Heidegger had joined the Nazi Party, reluctantly or not, but he apparently never resigned. He did resign the rectorate in 1934, disillusioned with the grand promise of National Socialism—not the “inner truth and greatness of the National Socialist movement” but with the “works that are being peddled about nowadays as the philosophy of National Socialism.” Heidegger had appeared at official Nazi functions wearing National Socialist insignia and as rector had secretly denounced several colleagues and students as having unsuitable philosophy. In November, 1944, with the end of the war approaching, Heidegger ended his lectures at the university; the next year, the Freiburg denazification committee issued its report on Heidegger, charging him with holding significant Nazi office and of Nazi propaganda, with introducing the Führerprinzip, and with inciting students against certain professors. Heidegger’s health broke in 1946, and he spent three weeks at a sanatorium. The denazification hearings dragged on into 1949, when Heidegger was declared a Nazi “fellow traveler” and forbidden to teach until 1951; subsequently, he participated in periodic university seminars and continued to speak elsewhere, especially in France.
During the war years, Heidegger had taught several courses on Friedrich Wilhelm Nietzsche, who had also called for the death of Western metaphysics; yet Heidegger contended that Nietzsche’s “will to power” was merely the culmination of Western metaphysical nihilism and not its overcoming. Power was a manifestation of all that was wrong in European civilization—the need to exert human will over the forces of nature, to bend and shape nature into human design. The conception of truth, that of a correspondence between statements and states of affairs, encouraged this imposition of man’s will upon the world, shaping it to “correspond” with what his power willed. Heidegger returned to the early Greeks for his understanding of truth. Man does not pursue truth, truth pursues man and opens itself up to him. Dasein must be open to the truth; man must be a mediator, not a calculator. The survival of civilization depended on it.
In his Über den Humanismus (1947; Letter on Humanism, 1962), Heidegger disdained any affinity with French existentialist Jean-Paul Sartre, though Sartre himself was much influenced by Heidegger. Sartre’s form of humanism, as all humanisms, only recast man’s relation to other beings, not to being itself; Sartre’s dictum that existence precedes essence was still a metaphysical construct. Such “language under the dominance of the modern metaphysics of subjectivity . . . still denies us its essence: that it is the house of the truth of Being.” In Being and Time, Heidegger had spoken of the resoluteness to choose authenticity in order to encounter being; now he said the guardianship of being lay in language, and in the greatest poets of the language. True thinking was an openness to being as it disclosed itself to and in man. Man was the trustee, or shepherd, of being; his must be an active readiness to receive the disclosure. Great art, especially poetry, brought Being to man in a way that no metaphysical construct, concerned as it is with beings, could do. Great art was no mere imitation of something eternal; it housed being, as all human creations should. Technology, said Heidegger, alienated man from nature, and in turn nature alienated man from being.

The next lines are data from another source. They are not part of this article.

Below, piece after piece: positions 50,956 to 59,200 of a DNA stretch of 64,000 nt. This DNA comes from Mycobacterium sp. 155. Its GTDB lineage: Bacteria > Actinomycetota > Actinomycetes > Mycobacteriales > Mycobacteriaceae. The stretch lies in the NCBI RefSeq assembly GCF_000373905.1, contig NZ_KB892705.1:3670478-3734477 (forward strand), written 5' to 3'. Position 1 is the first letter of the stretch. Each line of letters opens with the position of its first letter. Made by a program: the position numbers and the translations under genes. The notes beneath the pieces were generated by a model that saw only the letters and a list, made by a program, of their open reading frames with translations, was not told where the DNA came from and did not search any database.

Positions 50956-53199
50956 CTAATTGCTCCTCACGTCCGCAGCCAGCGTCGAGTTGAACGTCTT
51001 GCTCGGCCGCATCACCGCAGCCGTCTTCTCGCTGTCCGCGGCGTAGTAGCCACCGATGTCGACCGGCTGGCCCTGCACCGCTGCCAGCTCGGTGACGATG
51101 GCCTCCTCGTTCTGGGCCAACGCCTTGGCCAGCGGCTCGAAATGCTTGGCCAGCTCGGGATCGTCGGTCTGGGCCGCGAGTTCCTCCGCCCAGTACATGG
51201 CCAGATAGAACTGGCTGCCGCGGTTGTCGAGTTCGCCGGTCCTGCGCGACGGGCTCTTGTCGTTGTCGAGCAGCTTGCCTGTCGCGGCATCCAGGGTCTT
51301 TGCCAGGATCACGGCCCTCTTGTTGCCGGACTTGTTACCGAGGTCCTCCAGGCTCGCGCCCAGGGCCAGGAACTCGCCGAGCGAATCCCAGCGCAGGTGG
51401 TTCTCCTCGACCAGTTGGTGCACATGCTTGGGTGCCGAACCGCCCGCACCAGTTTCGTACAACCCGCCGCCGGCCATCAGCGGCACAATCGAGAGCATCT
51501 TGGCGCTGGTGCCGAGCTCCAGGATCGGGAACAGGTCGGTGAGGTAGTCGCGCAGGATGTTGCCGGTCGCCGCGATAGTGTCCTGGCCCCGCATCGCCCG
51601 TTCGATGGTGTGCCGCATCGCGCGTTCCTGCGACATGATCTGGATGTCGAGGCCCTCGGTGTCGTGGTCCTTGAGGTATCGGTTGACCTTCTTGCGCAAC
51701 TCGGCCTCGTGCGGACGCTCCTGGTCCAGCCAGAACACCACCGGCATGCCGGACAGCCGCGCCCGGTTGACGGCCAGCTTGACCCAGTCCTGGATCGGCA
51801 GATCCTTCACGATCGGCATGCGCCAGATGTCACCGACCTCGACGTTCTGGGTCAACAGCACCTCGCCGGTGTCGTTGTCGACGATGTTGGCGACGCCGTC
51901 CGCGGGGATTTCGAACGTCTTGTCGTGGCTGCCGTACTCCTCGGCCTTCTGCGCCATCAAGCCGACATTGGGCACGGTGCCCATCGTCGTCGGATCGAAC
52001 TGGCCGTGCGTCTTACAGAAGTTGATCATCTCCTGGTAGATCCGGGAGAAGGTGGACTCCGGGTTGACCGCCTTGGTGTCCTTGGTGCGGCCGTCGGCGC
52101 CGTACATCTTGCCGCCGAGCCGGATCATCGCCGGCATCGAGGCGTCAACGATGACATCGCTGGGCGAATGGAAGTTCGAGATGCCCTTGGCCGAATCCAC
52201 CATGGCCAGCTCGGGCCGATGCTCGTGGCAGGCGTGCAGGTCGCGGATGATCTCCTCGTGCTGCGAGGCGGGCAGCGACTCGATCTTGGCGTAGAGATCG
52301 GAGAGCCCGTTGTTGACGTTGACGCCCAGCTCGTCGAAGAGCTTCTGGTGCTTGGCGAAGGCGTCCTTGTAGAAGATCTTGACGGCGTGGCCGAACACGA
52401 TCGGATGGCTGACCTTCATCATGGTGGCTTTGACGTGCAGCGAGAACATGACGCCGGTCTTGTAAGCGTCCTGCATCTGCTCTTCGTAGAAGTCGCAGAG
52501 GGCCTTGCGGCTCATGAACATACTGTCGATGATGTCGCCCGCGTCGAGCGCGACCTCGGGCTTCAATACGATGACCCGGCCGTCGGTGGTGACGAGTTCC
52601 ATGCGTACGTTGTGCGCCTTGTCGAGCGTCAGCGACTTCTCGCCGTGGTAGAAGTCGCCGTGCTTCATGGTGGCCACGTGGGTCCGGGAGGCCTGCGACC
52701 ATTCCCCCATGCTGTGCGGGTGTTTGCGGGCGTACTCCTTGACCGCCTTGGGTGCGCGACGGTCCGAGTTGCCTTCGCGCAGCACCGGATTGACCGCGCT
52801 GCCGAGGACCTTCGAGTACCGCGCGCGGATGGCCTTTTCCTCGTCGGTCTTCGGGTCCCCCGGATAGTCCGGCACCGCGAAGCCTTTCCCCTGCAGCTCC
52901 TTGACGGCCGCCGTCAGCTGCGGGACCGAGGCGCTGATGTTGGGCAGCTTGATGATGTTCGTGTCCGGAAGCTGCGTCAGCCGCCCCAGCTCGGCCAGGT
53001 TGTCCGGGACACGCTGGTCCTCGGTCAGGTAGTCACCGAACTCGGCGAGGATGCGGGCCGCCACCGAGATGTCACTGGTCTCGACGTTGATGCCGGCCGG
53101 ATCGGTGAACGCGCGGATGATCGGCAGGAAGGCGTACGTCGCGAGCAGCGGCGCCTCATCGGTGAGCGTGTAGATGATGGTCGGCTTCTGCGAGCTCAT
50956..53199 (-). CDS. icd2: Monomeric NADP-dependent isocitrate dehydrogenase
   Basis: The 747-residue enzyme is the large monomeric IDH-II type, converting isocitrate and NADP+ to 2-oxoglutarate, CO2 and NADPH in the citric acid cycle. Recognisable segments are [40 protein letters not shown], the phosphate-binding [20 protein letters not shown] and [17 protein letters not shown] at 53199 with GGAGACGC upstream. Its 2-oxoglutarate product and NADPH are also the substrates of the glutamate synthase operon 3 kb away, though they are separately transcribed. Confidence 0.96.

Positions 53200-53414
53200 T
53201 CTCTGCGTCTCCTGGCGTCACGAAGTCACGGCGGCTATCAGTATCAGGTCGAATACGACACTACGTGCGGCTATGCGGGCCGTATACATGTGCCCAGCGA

Heidegger was enamored of the countryside, turning down opportunities in the 1930’s of a professorship in Berlin to remain near the Black Forest and his ski hut above Todtnauberg near Freiburg. In his later years, the stocky Heidegger, with piercing eyes, mustache, and thinning hair, often affected the garb of a Swabian peasant for his ascetic and contemplative life.